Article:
Need to get a grocery list together, organized by where certain items are located in the grocery store you frequent? There’s an app for that. Need to communicate with your remote team on a particular project while you are away on a business trip, but you don’t want to bombard their inboxes in the middle of the night? There’s an app for that too. You can even print out items for your team meeting from your smartphone when you are commuting to the office so that your reports are ready when you arrive (hopefully, for everyone’s safety, you’re on a train or in a cab when you do this).
This sounds terrific! We can do everything faster and more conveniently than ever before, at work and in our personal lives. We’re always connected to our teams and have limitless ways to be more productive and save time. And this is all made possible through the Internet and our smartphones. Great! But…
Let’s pause and meditate about this for a moment before we continue downloading the most recent productivity app. Let’s think about why we feel this need to be connected to the Internet all the time across all devices, why we feel the need to track our every movement and plan, and why we think that it makes us more productive. I’m starting to wonder if it does. And I know that I’m not the only one. (Total disclosure: I have 6 productivity apps on my smartphone at the moment, not including all the Microsoft Office products I use. So… I am trying to play the “devil’s advocate” here and think about this from all angles.)
While a number of enterprises and companies attempt to go mobile so that their workforce can be on the go, sometimes it causes problems because there isn’t just one single app for everything that needs to be done for a project, or for someone in a certain role. As highlighted in this article , typically apps aren’t comprehensive and only contain singular functions. For instance, you have an app for writing documents, and another one for editing it, and yet another one for financial spreadsheets, and another one for team communications, and yet another one for a project calendar. This doesn’t seem to be conducive to being more productive because you have to constantly learn different apps each time you are attempting a different type of task, and you always have to open and close apps to get what you need done… and then you have to remember to sync them all!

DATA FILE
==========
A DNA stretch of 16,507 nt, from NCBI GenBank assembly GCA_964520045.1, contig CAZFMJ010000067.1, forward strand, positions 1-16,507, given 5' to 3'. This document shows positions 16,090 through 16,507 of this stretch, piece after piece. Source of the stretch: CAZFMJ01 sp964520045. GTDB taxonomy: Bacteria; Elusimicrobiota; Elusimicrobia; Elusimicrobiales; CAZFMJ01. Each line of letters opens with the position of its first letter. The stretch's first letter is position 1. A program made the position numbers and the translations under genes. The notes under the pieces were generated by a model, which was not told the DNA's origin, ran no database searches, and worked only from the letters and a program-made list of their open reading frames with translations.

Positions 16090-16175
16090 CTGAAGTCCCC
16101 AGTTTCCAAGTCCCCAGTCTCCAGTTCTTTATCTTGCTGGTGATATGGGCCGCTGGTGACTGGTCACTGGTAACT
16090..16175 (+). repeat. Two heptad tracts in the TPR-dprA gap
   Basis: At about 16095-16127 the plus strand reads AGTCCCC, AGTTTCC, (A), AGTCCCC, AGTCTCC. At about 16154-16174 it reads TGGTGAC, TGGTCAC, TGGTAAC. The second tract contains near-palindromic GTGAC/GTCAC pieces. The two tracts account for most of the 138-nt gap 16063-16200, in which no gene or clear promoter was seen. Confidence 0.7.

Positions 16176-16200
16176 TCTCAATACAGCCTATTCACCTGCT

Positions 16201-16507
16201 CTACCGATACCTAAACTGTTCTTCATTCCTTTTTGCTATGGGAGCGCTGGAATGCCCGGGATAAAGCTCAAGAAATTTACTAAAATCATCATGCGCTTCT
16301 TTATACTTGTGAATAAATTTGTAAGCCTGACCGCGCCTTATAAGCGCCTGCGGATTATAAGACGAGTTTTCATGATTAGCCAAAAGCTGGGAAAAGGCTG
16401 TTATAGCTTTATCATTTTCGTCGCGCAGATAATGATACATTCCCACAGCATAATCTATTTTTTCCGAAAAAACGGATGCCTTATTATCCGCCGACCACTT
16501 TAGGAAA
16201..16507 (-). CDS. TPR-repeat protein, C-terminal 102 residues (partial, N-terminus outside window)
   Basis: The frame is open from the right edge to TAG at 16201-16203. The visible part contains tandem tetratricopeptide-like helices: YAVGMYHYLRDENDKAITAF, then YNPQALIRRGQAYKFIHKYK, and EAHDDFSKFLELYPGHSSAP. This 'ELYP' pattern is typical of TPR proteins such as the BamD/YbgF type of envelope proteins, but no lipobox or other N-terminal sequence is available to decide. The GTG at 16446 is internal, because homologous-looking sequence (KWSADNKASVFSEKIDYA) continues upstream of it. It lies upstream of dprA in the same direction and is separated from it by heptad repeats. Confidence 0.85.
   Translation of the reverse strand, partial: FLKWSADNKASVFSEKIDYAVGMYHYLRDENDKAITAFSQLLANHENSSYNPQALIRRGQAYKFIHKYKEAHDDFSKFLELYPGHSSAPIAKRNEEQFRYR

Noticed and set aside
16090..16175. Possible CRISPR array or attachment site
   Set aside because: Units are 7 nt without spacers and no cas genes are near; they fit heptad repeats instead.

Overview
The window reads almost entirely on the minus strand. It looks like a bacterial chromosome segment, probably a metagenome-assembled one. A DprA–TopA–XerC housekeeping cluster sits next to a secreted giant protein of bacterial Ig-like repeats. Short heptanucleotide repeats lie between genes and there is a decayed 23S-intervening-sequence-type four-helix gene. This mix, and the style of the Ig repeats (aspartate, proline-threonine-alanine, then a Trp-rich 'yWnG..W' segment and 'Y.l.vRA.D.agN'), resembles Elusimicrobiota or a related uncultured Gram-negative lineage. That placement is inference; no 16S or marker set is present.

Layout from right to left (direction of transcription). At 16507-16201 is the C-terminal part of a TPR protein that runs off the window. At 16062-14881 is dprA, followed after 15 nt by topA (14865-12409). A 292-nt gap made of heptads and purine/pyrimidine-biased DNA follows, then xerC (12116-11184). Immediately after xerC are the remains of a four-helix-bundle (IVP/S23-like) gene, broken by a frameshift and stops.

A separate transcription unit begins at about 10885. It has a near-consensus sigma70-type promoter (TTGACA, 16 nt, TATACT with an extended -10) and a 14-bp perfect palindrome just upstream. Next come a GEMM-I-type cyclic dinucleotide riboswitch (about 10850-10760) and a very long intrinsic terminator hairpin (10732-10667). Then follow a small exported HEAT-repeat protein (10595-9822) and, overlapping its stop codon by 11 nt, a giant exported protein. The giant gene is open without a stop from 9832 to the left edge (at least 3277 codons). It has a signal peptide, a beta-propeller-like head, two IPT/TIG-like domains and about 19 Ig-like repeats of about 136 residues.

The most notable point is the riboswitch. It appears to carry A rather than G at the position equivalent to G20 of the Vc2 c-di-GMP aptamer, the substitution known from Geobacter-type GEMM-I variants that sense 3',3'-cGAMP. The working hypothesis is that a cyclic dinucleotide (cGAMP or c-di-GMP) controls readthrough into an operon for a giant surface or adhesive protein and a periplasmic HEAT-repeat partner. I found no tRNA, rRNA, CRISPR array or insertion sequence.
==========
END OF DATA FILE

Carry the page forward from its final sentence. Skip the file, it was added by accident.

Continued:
According to a study conducted by Pew Research, 46% of workers feel more productive because they have access to the Internet, email, and smartphones. However, only 2% of total time spent on mobile apps is used for the purpose of being more productive (infographic source). There are also a multitude of apps being created that monitor our activity on the Internet and shut down our access to the Internet so that we can be more productive; here’s a list of some of them. So there’s an app that makes sure we don’t use other apps.
Nowadays, we are constantly being sold this idea that we need to be more productive, at work and in our personal lives. We need to do more, quicker, cheaper, and on the go with our mobile devices. How? There’s an app for that. And the apps all notify us, every minute of every day, that we need to be doing something.
There are so many apps intended to make us more productive that I couldn’t even count the number of productivity apps available for download in the Play Store on my Android device. And when I searched the Google Play Store for a simple grocery shopping list organizer, there were 24 results! This doesn’t even include the options that are available in the Apple store.
For those of us who live and breathe simply to discover the newest app or productivity software, 24 apps for a category may not seem that high. However, if you’re like many Americans, you don’t live simply to discover the newest and greatest app. According to another Pew Research study, over 60% of Americans don’t flock to adopting new technology and wait until it has been on the market for a while (there a variety of contributing factors for this).
There have also been many movements, articles, and pleas (made by people other than our family members born before the 1960’s) about disconnecting ourselves from our devices entirely every now and then so that we can be more productive and less stressed out. Here are a couple of resources to consider: Why unplugging can lead to happier, more productive workers , Why You Need To Unplug Every 90 Minutes